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Why New Daedalus?

Daedalus was the mythical great architect and artificer of the classical world. Today, embedded intelligence is enabling the most profound changes in the way we create and use buildings since his day.

Building Intelligence meets the Intelligent Building. The Intelligent Building negotiates with the Intelligent Grid. How will this transform how we interact with the physical world?

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Let's Make Energy Models Relevant

Energy modeling is an important part of designing more performant and healthful buildings. Energy modeling is a foundational requirement of important initiatives such as the Zero Energy Building Initiative (link) or the Zero Net Carbon Building project (link). Building Energy Modeling is also an important tool to determine problems in building design before the more expensive construction process begins. Today, because of lack of integration and a reluctance to re-think the design-build process, Energy Modeling is often an ineffective sop to public constituencies, adding cost but little value to a project. This is particularly true for construction projects performed by government agencies, with their commitment to traditional processes and metrics that are often in conflict with innovation and new business processes.

New building projects have two sources of design constraints: organizational goals and design intents. Organizational goals are larger than any single project, and stem often from public pronouncements. All new buildings will be at least LEED Silver. Each new office building will have an energy budget 20% below that of our existing portfolio when it comes on line. Design intents are transcribed for each building, often during marathon charrettes with lots of soggy deli take-out. Together they describe the success points against which the design should be evaluated.

Many of today’s energy models are generated in response to organizational intents. Energy models are a source of green points, and they may have some tangential applicability to the construction documents. They are rarely an intrinsic part of the design process. They are often a sub-contract let by the design firm.

It is more useful to think of Energy Modeling as an audit or commissioning process applied to the design. Just as we wish to commission a building before we accept occupancy, we should commission the design before we bring it to bid. Just as we commission a building to see if it works as designed, we should commission the design to see if it has met the organizational goals and design intents. The energy model is one part of commissioning the design, and as an audit, it may be best be performed by a third party working for the owner rather than the designer.

Often the sole real liability for the designer pre-construction is meeting the bidding budget. If this constraint is not met, we return to the designer for the misnamed “value engineering”. A better process, based upon a persistent building model, would re-subject all value engineered designs to energy modeling as well as the other design validation processes currently being developed [1] . These models would then present explicitly to the owner the compromises to design intent and organizational goals that derive from the value engineering process.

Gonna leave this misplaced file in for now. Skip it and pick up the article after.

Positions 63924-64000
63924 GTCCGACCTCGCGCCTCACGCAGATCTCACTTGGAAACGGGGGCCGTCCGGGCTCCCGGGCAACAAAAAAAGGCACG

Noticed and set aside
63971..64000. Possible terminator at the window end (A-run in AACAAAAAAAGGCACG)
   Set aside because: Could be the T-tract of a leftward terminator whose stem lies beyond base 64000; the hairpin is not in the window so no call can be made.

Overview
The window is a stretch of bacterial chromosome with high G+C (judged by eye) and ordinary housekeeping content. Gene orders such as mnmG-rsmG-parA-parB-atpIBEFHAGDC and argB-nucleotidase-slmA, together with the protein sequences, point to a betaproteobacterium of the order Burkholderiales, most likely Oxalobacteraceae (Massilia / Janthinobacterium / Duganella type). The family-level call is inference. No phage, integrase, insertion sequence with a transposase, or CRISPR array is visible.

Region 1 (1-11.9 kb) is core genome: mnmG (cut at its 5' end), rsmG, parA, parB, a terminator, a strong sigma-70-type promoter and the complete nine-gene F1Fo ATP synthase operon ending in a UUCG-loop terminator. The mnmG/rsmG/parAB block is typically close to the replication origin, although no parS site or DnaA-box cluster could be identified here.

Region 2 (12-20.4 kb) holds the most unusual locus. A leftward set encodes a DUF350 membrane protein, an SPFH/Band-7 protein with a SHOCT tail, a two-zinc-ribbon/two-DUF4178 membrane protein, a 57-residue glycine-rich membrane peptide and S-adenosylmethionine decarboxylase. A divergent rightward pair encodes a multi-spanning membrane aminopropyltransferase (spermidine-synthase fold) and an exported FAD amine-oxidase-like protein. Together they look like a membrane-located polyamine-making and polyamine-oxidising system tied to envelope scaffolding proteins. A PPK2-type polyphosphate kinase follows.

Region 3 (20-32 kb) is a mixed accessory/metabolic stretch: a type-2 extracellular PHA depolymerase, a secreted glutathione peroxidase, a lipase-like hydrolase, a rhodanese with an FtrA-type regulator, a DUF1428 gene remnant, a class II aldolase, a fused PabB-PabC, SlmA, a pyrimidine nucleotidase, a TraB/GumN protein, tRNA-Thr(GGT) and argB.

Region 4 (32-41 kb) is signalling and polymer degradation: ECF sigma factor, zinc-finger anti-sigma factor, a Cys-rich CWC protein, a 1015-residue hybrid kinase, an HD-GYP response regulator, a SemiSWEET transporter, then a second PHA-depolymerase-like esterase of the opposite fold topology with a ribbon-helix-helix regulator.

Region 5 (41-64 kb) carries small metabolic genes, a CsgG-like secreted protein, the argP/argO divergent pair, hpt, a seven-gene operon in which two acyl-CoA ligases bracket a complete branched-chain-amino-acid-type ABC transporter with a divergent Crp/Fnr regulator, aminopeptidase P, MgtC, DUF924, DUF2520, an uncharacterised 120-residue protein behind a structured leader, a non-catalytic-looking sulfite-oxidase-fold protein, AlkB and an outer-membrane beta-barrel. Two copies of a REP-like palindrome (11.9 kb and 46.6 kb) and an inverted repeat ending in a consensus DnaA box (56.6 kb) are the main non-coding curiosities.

This increased liability on the designer will not come without cost. Increased liability demands increased payment for increased value. This increased cost will be easy to recapture. Errors are always easiest and cheapest to fix earlier in any process.

[1] See efforts by the International Codes Council (ICC) to automate compliance checking, beginning with automated Energy Code Compliance checking, with Electrical Code, Plumbing Code and other compliances in the plans.

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  • Response
    Response: Integrate Why?

Reader Comments (1)

John Greenwell asks as important question. Why integrate?

There are many spaces in which integration makes no sense. If there is no business amenity available, why integrate? If there is no integrated workflow or enterprise process in a hotelled/concierge office operations, why integrate? If the only thing that matters is occupancy rate, and that is only affected by 24x7 amenity, whenever someone enters the building, why integrate?

To make it worthwhile to integrate in these scenarios, there will need to be real incentives available from the power grid. Such incentives

Lynne Kiesling describes this problem well in here post on Maryland pricing in knowledgeproblem ( . If we set up the markets badly, there is really very little reason, aside from some abstract sense of virtue, for the generic commercial office building to participate.

This is, however, a problem of regulated markets. If the markets have been stacked against information, in the form of pricing, flowing to the building operator, there are few economic incentives the commercial building owner to be interested.

To me, a more interesting question is “Why are our markets so bad?” Why have the utilities commissions so stacked the deck that bad choices, for the grid and for society are the normal outcome?

Back in the 70’s, someone stated that a country with inflation was a country in which everyone lied about the future value of goods. This habitual lying meant that business decisions would be made for bad economic reasons. I would posit that a world with fixed utility pricing, one in which the very real differences in societal costs based on time of day usage are hidden by the utilities commission, is one that lies.

And those lies harm society. And those lies are what validate Greenwell’s question.

June 7, 2007 | Registered CommenterToby Considine

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